The Original Fight Club

Posted on: 4th June, 2019

Category: The History Corner

Contributor: Shane Daly

Have you ever watched a movie and wondered why the bad guy always has a scar on his face? Maybe you haven’t noticed, but if you sit and think about it, the archetypical bad guy in every movie, TV show, sitcom and even cartoon, always has some form of a scar on his face. It is sometimes seen to go from the forehead through the eyebrow in a straight line down past the eye and finishes on the cheek, somewhere directly across from the nose. Or more often than not, just straight across the left cheek. The impression that the scar gives, or what the producers are trying to portray is that the wearer is fearsome and intimidating. In reality, the scar is the result of a university game called Mensur that only young men from families of high social status took part in.

The scar is a mark of honour, longed for by young men from families of considerable means in Germany. The game of Mensur or ‘Academic Fencing’ was played only in the most prestigious Universities. The German equivalent of Harvard or Yale. Therefore, the boys that were studying there, became known as the ‘Officer Class’, meaning upon graduation, the students from these colleges went on to become heads of State, high ranking politicians, CEO’s of large multi-national corporations and high ranking army officers.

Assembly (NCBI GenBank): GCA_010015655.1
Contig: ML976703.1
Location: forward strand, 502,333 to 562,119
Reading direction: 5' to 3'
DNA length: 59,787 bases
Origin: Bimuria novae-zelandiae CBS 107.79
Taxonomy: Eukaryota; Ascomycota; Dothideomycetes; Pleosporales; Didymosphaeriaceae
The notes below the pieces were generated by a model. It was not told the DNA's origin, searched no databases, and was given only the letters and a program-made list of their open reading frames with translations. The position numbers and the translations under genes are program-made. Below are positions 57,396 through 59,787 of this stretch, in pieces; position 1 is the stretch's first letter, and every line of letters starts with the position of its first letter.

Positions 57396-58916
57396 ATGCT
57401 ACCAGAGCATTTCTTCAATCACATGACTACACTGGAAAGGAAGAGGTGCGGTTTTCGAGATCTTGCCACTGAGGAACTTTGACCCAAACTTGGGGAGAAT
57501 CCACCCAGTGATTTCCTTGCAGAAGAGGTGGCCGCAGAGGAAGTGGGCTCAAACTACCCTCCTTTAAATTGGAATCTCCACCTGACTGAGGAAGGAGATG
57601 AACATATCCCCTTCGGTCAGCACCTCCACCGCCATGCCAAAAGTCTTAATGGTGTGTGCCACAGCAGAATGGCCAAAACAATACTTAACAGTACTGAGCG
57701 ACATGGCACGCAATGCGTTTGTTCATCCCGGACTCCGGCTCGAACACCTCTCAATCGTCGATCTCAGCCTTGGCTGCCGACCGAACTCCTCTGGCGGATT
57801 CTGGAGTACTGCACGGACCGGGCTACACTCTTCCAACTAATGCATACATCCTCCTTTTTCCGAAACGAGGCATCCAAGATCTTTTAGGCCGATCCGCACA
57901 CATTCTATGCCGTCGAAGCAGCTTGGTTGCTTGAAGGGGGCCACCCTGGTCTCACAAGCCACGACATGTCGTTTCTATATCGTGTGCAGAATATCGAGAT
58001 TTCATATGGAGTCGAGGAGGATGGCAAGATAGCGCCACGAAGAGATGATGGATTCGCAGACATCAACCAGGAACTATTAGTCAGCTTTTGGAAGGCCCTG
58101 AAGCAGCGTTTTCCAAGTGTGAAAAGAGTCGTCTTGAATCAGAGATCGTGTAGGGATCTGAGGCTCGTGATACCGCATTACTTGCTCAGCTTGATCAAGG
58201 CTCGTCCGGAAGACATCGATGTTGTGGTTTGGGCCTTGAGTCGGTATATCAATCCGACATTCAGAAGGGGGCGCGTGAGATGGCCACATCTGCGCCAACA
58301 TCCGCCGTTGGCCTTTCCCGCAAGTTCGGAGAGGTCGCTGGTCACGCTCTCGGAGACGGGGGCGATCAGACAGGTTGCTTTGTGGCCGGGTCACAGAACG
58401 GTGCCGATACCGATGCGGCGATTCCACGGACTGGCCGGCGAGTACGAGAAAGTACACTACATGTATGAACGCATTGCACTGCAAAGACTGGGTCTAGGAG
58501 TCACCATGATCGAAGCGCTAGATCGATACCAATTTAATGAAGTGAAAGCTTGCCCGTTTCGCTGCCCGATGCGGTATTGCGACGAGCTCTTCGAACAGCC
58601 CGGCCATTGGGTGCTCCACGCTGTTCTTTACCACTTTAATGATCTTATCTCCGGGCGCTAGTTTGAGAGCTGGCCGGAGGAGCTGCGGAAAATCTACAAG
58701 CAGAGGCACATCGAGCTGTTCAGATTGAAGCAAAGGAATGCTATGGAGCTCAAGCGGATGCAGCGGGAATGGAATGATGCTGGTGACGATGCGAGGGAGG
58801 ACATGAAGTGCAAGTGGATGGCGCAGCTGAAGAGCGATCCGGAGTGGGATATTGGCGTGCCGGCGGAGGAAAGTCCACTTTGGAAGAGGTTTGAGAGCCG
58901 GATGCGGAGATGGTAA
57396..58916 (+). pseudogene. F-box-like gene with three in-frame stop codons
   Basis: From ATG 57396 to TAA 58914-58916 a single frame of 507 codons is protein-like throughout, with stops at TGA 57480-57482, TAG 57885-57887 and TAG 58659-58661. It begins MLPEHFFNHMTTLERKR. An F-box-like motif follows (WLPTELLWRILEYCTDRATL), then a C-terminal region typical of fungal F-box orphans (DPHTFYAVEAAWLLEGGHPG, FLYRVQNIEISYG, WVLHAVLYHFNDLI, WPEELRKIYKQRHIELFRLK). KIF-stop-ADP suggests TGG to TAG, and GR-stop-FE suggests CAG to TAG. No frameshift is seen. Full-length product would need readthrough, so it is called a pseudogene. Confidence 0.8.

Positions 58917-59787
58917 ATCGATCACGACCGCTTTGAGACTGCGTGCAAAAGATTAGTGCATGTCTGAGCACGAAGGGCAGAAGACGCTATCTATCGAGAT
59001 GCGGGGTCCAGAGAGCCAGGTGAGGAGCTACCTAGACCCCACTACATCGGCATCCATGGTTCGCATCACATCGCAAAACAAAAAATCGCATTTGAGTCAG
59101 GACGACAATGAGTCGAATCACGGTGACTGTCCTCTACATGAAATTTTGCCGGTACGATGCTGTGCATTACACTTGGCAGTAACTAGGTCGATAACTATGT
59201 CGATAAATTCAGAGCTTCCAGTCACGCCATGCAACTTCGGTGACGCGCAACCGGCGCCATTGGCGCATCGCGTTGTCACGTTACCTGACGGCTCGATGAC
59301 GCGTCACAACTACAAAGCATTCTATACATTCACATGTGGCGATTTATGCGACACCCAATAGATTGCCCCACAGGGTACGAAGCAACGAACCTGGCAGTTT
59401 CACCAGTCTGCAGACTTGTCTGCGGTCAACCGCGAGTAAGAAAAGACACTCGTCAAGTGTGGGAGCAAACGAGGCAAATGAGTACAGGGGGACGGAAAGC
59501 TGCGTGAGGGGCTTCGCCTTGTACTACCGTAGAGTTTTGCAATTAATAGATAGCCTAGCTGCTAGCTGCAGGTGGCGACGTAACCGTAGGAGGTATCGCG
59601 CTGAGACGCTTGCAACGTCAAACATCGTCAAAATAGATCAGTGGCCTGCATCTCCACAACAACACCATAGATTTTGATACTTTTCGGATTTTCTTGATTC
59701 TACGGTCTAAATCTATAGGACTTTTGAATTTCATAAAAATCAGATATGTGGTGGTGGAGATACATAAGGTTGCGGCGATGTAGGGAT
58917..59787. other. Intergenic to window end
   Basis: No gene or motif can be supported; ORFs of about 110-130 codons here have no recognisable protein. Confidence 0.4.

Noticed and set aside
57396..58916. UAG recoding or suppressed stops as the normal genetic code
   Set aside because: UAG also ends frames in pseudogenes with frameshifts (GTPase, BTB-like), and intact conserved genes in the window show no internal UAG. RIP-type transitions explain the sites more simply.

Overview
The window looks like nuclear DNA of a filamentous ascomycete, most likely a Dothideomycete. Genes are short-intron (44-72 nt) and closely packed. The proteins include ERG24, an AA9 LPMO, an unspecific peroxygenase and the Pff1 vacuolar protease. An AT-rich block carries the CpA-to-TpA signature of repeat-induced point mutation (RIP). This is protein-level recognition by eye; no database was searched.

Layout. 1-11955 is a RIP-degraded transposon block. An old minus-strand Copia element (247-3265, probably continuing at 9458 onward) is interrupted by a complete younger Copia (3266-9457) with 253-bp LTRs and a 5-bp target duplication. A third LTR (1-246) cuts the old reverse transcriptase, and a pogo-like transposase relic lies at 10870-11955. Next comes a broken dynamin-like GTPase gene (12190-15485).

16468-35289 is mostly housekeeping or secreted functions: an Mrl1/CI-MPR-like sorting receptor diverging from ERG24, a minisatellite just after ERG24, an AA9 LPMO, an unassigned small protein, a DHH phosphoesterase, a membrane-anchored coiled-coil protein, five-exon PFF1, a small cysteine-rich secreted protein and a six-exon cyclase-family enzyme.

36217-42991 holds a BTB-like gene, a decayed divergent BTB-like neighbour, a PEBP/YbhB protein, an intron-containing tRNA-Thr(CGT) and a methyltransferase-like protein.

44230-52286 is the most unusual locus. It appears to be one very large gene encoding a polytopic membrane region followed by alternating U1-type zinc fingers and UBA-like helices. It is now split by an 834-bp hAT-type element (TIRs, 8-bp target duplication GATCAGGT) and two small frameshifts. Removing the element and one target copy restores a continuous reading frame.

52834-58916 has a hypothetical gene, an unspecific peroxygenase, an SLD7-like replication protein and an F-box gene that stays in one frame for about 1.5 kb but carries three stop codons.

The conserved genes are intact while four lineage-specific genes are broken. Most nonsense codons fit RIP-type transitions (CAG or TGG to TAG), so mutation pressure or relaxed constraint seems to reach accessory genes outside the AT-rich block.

It is the latter that we are most familiar with, and it is the students from these universities that chose the military route for their post graduate careers, that has formed our view of the stereotypical villain in modern day cinema and literature. It was these students that became Advisors to Hitler, Generals of the SS or ‘Schutzstaffel’ and Commandants at Auschwitz and Birkenau. It wasn’t that they had a scar on their face that qualified them for the position. It was that only people deemed to be worthy of these roles came from the private colleges with extraordinarily expensive tuition where Mensur was played. Meaning by default, you graduated with a facial scar and because of your alma mater, high ranking military positions became available to you.